WEDNESDAY, April 18 (HealthDay News) -- The addition of two
well-tolerated chemotherapy drugs to radiation therapy led to
significantly longer survival rates among patients with
muscle-invasive bladder cancer.
In a new study splitting 360 patients into groups receiving
radiation alone or radiation plus chemotherapy, British researchers
found that those undergoing combined therapies had a 67 percent
rate of local disease-free survival after two years, compared with
54 percent in the radiation group. Five-year overall survival rates
were 48 percent in the chemo-radiation group, compared with 35
percent in the radiation-only group.
"Overall, the results establish that the addition of chemotherapy to radiotherapy should become standard practice for organ-preserving treatments of bladder cancer," said Dr. Manish Vira, director of the fellowship program in urologic oncology at the Arthur Smith Institute for Urology in Lake Success, N.Y. "The tried-and-true treatment method is still [bladder removal] and certainly we are moving toward a more multi-disciplinary approach."
The study is published April 19 in the
New England Journal of Medicine.
About 385,000 cases of bladder cancer are diagnosed annually
worldwide, according to study authors, with the average age at
diagnosis over 70. For those whose cancer has invaded the bladder
muscle, five-year survival rates are about 45 percent regardless of
For younger, healthier patients, bladder removal -- known as
radical cystectomy -- is considered the gold standard of care for
invasive bladder cancer. But older patients with co-existing
medical conditions may not be as well-equipped to tolerate
complications of the procedure, experts said.
The new study, the largest late-stage trial of its kind, was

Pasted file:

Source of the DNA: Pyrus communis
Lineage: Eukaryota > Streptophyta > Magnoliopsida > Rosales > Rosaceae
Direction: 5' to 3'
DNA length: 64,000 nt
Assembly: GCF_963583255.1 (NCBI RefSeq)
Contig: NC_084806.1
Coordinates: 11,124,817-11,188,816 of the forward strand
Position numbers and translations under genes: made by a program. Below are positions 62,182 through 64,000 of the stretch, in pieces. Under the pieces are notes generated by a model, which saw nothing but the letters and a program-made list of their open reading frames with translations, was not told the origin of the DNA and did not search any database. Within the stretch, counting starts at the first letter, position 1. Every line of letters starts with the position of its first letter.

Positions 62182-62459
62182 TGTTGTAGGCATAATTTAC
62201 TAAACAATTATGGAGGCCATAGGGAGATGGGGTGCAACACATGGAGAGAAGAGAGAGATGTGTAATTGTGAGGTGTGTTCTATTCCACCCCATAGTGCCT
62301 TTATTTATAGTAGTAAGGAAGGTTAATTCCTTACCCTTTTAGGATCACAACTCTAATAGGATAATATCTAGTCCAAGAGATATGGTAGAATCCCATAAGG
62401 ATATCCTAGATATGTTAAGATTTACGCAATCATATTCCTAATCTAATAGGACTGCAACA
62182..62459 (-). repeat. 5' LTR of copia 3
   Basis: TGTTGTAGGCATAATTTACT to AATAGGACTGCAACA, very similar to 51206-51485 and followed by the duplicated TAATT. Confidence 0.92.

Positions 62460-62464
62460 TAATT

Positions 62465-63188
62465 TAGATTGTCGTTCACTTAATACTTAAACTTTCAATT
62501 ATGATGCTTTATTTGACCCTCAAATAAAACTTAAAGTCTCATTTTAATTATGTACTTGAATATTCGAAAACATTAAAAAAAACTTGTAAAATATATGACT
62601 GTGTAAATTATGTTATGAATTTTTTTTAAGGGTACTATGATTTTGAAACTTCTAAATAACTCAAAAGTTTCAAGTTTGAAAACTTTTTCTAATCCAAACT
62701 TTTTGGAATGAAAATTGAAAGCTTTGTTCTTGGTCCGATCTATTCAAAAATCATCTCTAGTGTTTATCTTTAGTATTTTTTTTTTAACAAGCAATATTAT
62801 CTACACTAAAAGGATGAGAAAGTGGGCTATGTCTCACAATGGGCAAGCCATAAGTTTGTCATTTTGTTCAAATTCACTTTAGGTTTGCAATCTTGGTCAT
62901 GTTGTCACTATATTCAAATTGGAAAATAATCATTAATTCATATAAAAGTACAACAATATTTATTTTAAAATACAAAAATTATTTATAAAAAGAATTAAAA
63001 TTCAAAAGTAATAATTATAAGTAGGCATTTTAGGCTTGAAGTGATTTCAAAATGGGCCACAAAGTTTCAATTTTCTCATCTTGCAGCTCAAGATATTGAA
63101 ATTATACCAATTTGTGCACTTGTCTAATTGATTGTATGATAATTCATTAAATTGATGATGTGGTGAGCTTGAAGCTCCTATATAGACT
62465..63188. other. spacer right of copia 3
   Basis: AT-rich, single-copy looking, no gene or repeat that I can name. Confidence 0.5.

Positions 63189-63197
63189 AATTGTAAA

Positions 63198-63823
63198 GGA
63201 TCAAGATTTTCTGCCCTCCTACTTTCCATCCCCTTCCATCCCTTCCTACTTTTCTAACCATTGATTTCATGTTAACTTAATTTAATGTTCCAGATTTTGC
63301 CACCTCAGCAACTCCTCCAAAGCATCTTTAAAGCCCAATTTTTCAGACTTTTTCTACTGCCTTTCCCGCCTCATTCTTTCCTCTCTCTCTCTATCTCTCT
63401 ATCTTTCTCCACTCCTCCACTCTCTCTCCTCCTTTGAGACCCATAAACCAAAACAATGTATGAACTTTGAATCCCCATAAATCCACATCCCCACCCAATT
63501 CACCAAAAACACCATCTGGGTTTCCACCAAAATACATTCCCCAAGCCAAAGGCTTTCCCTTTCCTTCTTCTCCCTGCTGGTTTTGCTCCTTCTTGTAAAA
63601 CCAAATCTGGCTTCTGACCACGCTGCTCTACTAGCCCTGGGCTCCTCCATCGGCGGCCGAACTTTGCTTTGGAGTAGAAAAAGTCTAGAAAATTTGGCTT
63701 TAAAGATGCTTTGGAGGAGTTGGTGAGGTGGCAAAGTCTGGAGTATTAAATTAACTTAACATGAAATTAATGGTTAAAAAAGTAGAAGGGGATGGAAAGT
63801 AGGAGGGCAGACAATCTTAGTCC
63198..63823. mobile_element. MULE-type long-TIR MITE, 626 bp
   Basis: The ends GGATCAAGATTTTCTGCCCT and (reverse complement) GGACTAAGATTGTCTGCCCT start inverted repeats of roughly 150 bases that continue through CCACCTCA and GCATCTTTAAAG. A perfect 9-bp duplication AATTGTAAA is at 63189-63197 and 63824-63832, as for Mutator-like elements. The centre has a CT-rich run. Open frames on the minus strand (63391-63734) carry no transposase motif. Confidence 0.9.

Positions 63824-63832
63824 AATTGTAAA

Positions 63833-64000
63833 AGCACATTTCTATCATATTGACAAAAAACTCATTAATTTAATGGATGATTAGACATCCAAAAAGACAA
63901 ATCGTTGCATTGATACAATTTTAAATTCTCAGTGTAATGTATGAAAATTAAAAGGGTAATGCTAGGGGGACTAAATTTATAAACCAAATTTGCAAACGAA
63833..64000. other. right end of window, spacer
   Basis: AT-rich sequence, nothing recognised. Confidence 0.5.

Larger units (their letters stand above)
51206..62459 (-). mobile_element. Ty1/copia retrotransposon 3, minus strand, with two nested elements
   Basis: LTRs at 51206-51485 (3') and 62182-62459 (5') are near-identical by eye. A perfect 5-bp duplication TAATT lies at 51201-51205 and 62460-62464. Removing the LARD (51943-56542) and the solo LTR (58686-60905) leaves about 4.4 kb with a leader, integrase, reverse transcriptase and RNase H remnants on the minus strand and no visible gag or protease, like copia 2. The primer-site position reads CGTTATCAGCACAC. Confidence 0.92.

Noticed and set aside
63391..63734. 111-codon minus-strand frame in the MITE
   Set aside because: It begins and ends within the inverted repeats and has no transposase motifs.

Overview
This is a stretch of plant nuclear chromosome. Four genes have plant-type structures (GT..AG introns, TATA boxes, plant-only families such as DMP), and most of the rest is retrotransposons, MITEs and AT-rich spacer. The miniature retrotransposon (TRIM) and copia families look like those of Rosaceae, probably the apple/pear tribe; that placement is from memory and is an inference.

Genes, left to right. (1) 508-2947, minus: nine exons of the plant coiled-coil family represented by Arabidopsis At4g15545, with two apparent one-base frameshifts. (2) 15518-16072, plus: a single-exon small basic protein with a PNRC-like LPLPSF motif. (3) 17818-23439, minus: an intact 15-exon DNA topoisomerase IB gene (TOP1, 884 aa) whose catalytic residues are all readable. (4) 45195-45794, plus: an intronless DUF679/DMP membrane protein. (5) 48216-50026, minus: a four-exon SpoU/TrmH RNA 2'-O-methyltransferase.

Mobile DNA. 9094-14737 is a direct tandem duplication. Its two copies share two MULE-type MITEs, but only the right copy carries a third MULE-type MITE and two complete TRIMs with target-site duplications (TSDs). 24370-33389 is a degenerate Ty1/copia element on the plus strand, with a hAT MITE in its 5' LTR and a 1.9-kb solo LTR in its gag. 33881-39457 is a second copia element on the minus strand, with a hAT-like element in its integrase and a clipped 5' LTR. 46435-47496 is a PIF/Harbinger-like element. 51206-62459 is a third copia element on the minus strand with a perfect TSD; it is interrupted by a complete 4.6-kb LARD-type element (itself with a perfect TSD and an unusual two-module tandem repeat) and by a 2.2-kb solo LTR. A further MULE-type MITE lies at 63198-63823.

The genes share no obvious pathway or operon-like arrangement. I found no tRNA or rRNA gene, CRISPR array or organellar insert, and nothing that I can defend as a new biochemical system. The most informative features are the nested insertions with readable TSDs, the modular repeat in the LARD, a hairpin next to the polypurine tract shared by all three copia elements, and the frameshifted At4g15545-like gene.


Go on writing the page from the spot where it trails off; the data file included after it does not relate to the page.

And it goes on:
conducted at 45 medical facilities in the United Kingdom. Patients
were randomly assigned to undergo daily radiation alone or
radiation along with two chemotherapy drugs, fluorouracil and
mitomycin C. In addition to improved survival rates, the number of
patients needing bladder removal as a "salvage therapy" -- because
other treatments failed -- was lower among those receiving
radiation plus chemotherapy.
Adverse effects from the chemotherapy -- including diarrhea,
sore mouth or suppression of blood cell production -- were low
among participants and were managed by lowering drug dosages, said
study author Dr. Nicholas James, a professor of clinical oncology
at the University of Birmingham. in England.
Cost of the chemotherapy drugs is relatively inexpensive, he
said -- about $1,600, plus pharmacy and intravenous administration
"We were pleasantly surprised by the overall results, particularly the low reported toxicity in the chemo-radiotherapy arm compared to the radiotherapy-only group," James said. "We feel the results are sufficient to change practice . . . the drugs are cheap and safety was good in an elderly population."
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